Nevermind the camera megapixel race, or the refresh rate race in monitors, we are on the resolution race now. Handheld devices have been going at it for the last few years, going from the lacklustre (by today's standards) 480 × 320 display in the original iPhone to the latest crop of Android phones sporting pixel-perfect 2560 x 1440 QHD displays. Unfortunately things have been comparatively stagnant on the desktop side.

The likes of Dell, Asus, and Samsung have been offering 4k monitors for a while, though for a variety of reasons making those work effortlessly on multi-monitor setups is not as plug and play as one would like. Alternatively, LG has also been pushing the ultra-wide format with relative success.

Apple also joined the UHD race last year by offering the 27-inch iMac with 'Retina 5K Display' (5120 x 2880), replicating the accomplishment it had with Retina MacBook laptops, coupling the high resolution hardware with a great software implementation. If a press release from LG Display is to be believed, even higher resolutions are in the works for desktop PC users. Think 8K (7680 x 4320):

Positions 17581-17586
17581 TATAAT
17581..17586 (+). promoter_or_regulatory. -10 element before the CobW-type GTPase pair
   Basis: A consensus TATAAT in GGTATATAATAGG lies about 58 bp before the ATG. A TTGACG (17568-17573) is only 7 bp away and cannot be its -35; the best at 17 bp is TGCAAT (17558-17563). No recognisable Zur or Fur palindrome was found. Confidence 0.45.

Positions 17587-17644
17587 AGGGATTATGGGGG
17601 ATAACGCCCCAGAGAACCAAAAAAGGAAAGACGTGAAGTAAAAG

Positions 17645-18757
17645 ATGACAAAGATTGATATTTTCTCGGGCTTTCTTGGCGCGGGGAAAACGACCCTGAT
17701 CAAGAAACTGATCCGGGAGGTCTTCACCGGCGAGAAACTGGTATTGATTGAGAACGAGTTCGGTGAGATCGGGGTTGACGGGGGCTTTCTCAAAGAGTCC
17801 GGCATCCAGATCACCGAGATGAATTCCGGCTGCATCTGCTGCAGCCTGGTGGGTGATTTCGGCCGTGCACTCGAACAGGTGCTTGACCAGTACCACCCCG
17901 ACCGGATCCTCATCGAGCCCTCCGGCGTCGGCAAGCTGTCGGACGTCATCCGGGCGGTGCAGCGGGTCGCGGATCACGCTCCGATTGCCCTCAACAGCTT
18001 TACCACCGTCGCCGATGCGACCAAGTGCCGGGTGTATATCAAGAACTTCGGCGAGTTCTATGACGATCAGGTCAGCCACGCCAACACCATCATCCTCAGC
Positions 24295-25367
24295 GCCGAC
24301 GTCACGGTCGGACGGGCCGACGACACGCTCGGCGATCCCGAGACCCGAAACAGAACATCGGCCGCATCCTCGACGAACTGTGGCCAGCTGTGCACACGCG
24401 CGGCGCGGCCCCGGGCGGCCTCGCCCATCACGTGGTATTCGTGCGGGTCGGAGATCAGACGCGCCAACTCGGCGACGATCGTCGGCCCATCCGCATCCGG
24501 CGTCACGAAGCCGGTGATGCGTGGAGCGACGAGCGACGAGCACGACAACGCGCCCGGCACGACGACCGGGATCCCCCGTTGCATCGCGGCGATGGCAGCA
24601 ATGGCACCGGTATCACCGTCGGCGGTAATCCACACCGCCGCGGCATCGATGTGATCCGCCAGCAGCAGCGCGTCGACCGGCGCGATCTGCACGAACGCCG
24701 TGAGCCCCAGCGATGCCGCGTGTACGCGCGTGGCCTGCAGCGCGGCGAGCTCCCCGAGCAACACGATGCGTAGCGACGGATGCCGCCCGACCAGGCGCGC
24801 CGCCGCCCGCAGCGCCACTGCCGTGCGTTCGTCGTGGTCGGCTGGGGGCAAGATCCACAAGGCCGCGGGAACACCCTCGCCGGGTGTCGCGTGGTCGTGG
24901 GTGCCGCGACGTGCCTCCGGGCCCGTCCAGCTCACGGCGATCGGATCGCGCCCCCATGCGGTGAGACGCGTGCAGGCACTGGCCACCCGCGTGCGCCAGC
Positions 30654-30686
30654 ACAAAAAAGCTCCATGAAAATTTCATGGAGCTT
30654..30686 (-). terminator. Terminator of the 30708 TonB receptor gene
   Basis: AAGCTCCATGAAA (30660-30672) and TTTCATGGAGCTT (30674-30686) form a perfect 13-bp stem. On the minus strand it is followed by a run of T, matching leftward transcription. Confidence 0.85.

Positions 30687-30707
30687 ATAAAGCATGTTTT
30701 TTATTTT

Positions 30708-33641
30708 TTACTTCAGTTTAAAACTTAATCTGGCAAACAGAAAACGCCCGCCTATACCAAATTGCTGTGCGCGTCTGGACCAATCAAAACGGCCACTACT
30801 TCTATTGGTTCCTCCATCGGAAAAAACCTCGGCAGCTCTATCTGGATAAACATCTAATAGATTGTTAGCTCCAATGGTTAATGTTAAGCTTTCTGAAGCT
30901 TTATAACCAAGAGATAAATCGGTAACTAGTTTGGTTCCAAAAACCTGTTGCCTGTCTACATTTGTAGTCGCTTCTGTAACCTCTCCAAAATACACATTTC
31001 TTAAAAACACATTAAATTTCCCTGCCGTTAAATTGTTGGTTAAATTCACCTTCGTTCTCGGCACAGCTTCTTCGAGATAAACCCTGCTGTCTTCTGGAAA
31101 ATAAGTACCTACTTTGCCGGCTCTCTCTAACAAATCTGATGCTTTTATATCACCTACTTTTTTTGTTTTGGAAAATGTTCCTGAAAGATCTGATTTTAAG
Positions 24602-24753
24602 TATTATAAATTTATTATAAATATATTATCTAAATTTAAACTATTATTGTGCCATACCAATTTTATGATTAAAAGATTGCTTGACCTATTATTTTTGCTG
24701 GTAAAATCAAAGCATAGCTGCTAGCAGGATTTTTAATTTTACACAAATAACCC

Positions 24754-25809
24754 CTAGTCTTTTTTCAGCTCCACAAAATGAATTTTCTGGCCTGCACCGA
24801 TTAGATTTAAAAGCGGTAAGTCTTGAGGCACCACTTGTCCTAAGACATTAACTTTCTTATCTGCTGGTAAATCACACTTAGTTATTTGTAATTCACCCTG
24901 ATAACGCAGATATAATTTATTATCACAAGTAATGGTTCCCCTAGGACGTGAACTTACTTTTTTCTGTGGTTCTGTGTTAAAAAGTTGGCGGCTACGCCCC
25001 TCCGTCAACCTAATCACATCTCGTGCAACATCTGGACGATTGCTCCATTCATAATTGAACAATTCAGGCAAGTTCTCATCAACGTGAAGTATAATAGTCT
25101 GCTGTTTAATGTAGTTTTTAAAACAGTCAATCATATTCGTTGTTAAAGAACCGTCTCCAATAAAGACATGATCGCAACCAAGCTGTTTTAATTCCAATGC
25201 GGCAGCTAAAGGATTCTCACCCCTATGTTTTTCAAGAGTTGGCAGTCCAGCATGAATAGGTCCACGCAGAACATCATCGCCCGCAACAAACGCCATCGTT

It has become clear that Japan is planning to launch an 8K SHV test broadcast and then promptly restructure the UHD service. Apple has also announced that they will release the ‘iMac 8K’ with a super-high resolution display later this year. Korea is also preparing to offer an 8K service demonstration at the 2018 Pyeongchang Winter Olympics. LG Display displayed a new beacon of the 8K era by revealing their 98-inch 8K Color Prime Ultra HDTV at CES 2015.

Except Apple has not. So either LG's release is factually wrong, since 8K displays are not even expected from panel providers until 2016, or at the very least Apple is working with this kind of high resolution panel in the labs.

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When LG showcased its first 8K set at IFA 2014 behind closed doors, they claimed they had achieved 16 times the resolution of full HD, but to make the magic happen they required four 4K image processors to produce the 8K resolution image. This was a prototype, but merely one year later we have to wonder if they have gone from one-off concept to mainstream so quickly. We doubt it, but the idea remains we are finally seeing more aggressive progress on larger computer displays.

Image credit: Doghousediaries